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Eunuchs, caliphs and sultans : a study in power relationships

Author: David Ayalon
Publisher: Jerusalem : Magnes Press, The Hebrew University, 1999
Edition/Format:   Print book : EnglishView all editions and formats
Summary:
The book covers a period from the beginning of Islam, up to the beginning of the sixteenth century, and deals mainly with the eunuchs in the major centres of Islam in the East (Umayyads, 'Abbasids, Seljuks, Zengids, Ayyubids and Mamluks and to some extent, the Fatimids of Egypt). It is not a history of the eunuchs in that wide area but rather is mainly concerned with the power accumulated by the eunuchs, military,  Read more...
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Document Type: Book
All Authors / Contributors: David Ayalon
ISBN: 9789654930178 965493017X
OCLC Number: 900200854
Description: xi, 376 s. ; 23 cm
Responsibility: David Ayalon

Abstract:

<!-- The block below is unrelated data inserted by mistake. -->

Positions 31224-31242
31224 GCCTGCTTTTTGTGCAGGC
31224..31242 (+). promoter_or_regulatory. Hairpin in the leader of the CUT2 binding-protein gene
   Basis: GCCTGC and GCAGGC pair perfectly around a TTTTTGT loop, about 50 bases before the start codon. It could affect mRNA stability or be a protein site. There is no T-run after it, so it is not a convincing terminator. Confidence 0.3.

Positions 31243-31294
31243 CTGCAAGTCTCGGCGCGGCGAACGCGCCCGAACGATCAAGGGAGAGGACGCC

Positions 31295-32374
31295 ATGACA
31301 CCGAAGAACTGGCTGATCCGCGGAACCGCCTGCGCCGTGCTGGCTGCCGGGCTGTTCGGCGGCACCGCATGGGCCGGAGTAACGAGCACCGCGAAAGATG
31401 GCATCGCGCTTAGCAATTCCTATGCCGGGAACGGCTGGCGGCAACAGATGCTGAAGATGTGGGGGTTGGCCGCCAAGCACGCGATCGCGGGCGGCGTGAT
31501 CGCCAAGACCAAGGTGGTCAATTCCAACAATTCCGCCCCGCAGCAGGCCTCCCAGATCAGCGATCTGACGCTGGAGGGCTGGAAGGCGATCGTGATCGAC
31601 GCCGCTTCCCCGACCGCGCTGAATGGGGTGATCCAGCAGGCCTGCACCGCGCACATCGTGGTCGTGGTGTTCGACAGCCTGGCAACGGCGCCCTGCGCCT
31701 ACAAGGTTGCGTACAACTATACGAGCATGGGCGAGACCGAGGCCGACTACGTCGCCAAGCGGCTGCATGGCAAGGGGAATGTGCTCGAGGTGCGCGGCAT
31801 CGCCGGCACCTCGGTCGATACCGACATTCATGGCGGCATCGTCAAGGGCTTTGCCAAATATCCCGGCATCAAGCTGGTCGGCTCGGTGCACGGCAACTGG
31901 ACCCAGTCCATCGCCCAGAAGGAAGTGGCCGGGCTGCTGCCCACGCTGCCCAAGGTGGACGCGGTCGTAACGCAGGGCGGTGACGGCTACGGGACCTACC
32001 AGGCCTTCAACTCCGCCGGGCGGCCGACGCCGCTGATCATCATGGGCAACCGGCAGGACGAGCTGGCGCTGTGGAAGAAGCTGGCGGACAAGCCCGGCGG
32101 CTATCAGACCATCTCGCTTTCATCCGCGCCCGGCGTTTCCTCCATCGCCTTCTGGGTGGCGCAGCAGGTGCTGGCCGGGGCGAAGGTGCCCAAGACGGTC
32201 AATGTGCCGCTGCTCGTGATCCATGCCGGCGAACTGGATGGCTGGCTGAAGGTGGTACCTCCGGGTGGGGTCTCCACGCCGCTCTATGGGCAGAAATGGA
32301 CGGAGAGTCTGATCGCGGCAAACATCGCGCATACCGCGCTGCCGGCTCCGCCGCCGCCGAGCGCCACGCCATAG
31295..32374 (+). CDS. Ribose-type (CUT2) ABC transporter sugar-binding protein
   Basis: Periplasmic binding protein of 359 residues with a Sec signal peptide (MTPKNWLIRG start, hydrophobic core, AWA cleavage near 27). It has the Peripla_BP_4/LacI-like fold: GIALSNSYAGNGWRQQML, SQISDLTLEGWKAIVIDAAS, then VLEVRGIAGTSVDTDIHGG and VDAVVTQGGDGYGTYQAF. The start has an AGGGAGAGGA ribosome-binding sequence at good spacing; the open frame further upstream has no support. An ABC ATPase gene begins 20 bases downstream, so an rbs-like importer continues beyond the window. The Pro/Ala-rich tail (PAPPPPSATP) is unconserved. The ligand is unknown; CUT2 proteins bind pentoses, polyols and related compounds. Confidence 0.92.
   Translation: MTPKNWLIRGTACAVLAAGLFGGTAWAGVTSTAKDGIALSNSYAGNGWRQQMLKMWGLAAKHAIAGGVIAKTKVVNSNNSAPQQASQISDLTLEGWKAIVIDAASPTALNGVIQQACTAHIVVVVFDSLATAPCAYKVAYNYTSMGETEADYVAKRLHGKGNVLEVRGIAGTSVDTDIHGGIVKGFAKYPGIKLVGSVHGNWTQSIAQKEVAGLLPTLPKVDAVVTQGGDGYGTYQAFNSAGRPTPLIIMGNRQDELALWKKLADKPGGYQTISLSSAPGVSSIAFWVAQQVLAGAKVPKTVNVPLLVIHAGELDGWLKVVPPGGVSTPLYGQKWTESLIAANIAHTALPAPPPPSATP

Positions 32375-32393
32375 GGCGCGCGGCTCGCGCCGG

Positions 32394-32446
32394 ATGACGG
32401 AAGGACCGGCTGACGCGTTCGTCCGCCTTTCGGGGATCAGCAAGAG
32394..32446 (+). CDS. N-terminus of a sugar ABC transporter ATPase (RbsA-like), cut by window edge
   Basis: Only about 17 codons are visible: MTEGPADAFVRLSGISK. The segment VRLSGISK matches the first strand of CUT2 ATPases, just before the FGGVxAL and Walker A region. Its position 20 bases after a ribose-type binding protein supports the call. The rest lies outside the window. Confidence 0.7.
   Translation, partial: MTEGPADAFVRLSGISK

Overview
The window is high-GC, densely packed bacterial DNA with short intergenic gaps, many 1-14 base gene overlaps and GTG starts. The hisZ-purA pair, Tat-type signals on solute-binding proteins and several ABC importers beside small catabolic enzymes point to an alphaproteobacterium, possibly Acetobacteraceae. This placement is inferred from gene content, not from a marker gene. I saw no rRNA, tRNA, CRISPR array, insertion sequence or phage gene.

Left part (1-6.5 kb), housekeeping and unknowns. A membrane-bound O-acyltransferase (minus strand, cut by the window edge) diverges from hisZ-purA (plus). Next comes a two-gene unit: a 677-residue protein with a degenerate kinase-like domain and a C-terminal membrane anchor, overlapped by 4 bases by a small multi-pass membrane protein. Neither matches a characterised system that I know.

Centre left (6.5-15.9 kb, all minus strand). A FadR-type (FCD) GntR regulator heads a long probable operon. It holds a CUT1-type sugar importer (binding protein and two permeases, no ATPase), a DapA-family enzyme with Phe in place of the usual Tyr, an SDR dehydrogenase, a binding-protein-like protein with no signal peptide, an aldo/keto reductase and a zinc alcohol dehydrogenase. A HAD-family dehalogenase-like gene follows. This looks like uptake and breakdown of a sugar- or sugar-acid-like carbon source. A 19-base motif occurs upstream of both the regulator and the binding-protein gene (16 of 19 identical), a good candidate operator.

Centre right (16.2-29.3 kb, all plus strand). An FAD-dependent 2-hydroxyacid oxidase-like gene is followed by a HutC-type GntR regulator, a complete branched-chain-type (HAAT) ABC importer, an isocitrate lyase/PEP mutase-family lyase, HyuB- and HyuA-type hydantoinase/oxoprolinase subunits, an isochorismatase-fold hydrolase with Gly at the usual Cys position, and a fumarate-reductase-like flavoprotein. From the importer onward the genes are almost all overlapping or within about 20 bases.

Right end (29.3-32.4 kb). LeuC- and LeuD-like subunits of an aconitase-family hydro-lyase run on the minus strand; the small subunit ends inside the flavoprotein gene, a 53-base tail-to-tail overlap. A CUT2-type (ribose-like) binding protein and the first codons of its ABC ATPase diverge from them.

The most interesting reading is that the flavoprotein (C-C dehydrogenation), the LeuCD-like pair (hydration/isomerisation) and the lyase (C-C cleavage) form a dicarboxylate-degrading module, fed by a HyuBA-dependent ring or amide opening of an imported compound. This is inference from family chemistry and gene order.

The book covers a period from the beginning of Islam, up to the beginning of the sixteenth century, and deals mainly with the eunuchs in the major centres of Islam in the East (Umayyads, 'Abbasids, Seljuks, Zengids, Ayyubids and Mamluks and to some extent, the Fatimids of Egypt). It is not a history of the eunuchs in that wide area but rather is mainly concerned with the power accumulated by the eunuchs, military, socially and even economically (especially as trustees of financial affairs and property). The ultimate aim of the study is to being out the close ties connecting it to the harem, the eunuchs and the Mamlkus. In all of these three areas, the dominant element had been slaves (Islamised and often enfranchised) who were imported beyond the lands of Islam. The eunuchs were usually the upbringers of the young Mamlkus and quite often their commanders. The Mamlkus themselves, in various and changing forms, constituted the mainstay of Islam to the harem, the eunuchs and the Mamluks. In all of these three areas, the dominant element had been slaves (Islamised and often enfranchised) who were imported beyond the lands of Islam. The eunuchs were usually the upbringers of the young Mamluks and quite often their commanders. The Mamluks themselves, in various and changing forms, constituted the mainstay of Islams military might through the greatest part of its existence. Other subjects discusses are castrations, the eunuchs prices, and their so-called sexual life, romances as a well as their marriages

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